The supply chain evolved over the past century to become a critical strategic business function, of which its success directly supports an organization’s accomplishments. Technological advancements now enable supply chain managers to better understand the needs of their individual systems and to plan materials demand more intelligently than ever before. Still, nearly half of all companies had not transitioned away from manual processes for forecast planning and collaboration in the supply chain, according to a 2011 study by Aberdeen Group. As a result, this leaves major chances for losses in efficiency and redundancies in work processes.
Each organization experiences its own pain points and challenges. And with a wide variety of tools available, automating forecast collaboration can seem a daunting task to undertake. However, as with any solution, careful planning and research, combined with manageable implementation will spell success.
Before you start, build a solid team
Successful automation is dependent on an understanding of which areas are most in need. In order to tackle this, it is essential to involve key stakeholders and departments. The project team should be comprised of representatives from the areas that would be affected by the collaboration process change and should include (but not limited to) members from planning, procurement and IT. It is also beneficial to secure executive sponsorship at the highest level possible.
Analyze current systems
Once the team is assembled, start by first assessing the needs of your organization. Understanding goals will help to analyze where current systems fall short and create a clear picture that is geared toward your organization’s desired outcome. Organizations should take an unbiased (detached) look at current systems to:
- Determine the age of the organization’s ERP data. Out-of-date material resource planning (MRP) data generates inaccurate forecasting, order quantities and, at times, delivery date scheduling. While a 12-to-18 hour age for MRP data may be acceptable in some environments, others may identify the need more current information to respond to shifts in demand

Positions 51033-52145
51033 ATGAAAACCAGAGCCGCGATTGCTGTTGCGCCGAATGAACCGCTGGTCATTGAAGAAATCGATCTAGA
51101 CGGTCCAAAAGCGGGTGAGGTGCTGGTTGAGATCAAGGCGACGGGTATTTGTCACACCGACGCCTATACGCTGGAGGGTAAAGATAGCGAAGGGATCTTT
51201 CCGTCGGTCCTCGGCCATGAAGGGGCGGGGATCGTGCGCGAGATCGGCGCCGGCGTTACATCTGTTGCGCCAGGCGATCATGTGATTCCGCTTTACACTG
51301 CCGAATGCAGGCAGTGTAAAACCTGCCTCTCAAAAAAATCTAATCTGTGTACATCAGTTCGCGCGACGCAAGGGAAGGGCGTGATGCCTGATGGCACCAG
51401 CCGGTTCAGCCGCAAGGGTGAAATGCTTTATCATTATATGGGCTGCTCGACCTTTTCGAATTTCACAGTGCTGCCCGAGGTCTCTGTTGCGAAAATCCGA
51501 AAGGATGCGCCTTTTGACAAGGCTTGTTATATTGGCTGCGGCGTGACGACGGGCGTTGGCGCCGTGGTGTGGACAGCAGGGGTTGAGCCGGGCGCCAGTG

- Evaluate the level of visibility into suppliers’ inventory
- Analyze the ability to communicate with suppliers in a system that integrates with your ERP
Identify time, data and collaboration gaps
The key to understanding where gaps exist is to identify which questions to ask. Each organization is unique and gathering team members from various departments will help narrow the focus. But some general questions to consider include:
- What benefits/improvements in time, accuracy and materials spend can be realized through tighter integration between planning and procurement as well as planning and suppliers? Is there notable benefit by utilizing a single system?
- Does the organization have the ability to collaborate with its suppliers in the current procurement system, using real-time demand and forecast data?
- Which manual processes—such as email, spreadsheets and phone calls—are still employed to communicate and negotiate planned orders? Is there a technology that could help to automate those tasks?
- How does the organization obtain information about suppliers’ inventory? Does that information provide visibility into their current and projected stock?
Evaluate all systems
This critical step requires a deep understanding of both shortcomings in the current systems and the capabilities of the potential solution. Some systems that are already in place may contain functionality that, when combined with features of another, could solve the problem in question. On the other hand, current systems may not “play nice” with certain potential technologies and may need to either be replaced all together, or configured for a smoother transition.
Implement a “right-fit” solution